How it works:
When you do your initial set up at http://www.pettracker.com you will define a “safe zone” for your dog. I chose the smallest radius of space around our house that I could (which is what the software defaults to). That smallest “safe zone” is about a 3 acre range around your home. If your pet is out of the “safe zone” you will get a text message (or email). At the time of the alert you would then ask the software to track your dog to get the dogs location. The TAGG system is not a “real time” tracker on your device.. You need to ask the software to track the dog’s location (which only takes seconds) once the dog has left its pre-determined safety zone.
The Activity Monitoring Feature:
One of the features of the TAGG is that it can monitor your pets activity levels. Unfortunately, the TAGG needs to be attached to a collar around the neck to do function as an activity monitor None of our dogs wear neck collars but rather all wear harnesses so this is a feature that we cannot use.
I have ordered two more TAGG systems for Buster and Lacey. The new systems will be the TAGG Plus. The TAGG Plus is an upgrade in battery life and will have a temperature sensor. New purchases of TAGG Plus are now not shipping until April/May. When I ordered two more TAGG’s back in December the ship date was February…so expect at least a 3 month lag to get your product. TAGG also recently merged with Whistle. Whistle is a product that focuses more on pet activity monitoring. I am sure that will mean some platform changes in the future.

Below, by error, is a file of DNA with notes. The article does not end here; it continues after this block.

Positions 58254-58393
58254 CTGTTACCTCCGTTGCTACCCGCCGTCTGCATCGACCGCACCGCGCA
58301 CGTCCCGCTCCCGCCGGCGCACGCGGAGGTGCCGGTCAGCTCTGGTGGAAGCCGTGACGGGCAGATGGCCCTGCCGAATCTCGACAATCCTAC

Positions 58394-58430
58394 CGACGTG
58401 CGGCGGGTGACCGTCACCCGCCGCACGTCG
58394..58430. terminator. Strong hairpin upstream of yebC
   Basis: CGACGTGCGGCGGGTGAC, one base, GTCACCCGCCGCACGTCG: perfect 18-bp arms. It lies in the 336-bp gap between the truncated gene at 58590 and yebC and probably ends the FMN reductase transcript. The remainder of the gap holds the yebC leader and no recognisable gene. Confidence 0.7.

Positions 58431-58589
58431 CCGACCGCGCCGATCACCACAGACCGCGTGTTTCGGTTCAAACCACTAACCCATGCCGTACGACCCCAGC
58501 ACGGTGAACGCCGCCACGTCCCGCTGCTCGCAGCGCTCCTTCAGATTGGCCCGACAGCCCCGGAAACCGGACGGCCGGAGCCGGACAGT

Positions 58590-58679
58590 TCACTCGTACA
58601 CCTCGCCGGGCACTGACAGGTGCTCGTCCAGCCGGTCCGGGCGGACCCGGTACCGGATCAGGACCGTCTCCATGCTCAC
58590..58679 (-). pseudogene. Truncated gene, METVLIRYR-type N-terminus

Our Turnip is such a sweety…we are grateful for technology that can help us keep him safe.
I hope this was helpful!
5 thoughts on “GPS tracking for your pet: practical parenting or helicopter mom?”
Thanks for bringing this product to our attention. It sounds like the battery is recharged nightly and if the dog is lost, it should work for up to 10 days before battery power is lost. Did I correctly understand that? It doesn’t have throw-away batteries to be changed every 10 days? Thanks for filling us in!
Hi…no throw away batteries. It comes with a cradle for charging. I put it in the charger every night before bed and snap it back on Turnip every morning. It can hold a charge for up to 10 days (I have read reviews that it can last longer than that as well…and I have the older model..the newer models that TAGG is shipping now is supposed to have even longer battery life.) I find it easier to charge it every night rather than have to think about how many days its been since it has been charged.
Me too, I just wanted to be sure I understood correctly. It sounds great! Thanks for the review!
I am trying to find out what the safety zone (the area in which you will get no notification) on the new Tagg system. I understand the previous version had a 75 yard (4 acre) radius, but that the newer version is much smaller. Since most lots are much smaller than 4 acres, I imagine most folk would want to be notified BEFORE the dog got hit by a car on a busy street. Can you shed light on what the new safety zone is?
Here is a link to the TAGG explanation of the “safety zone” size and settings. You can set it much smaller than four acres.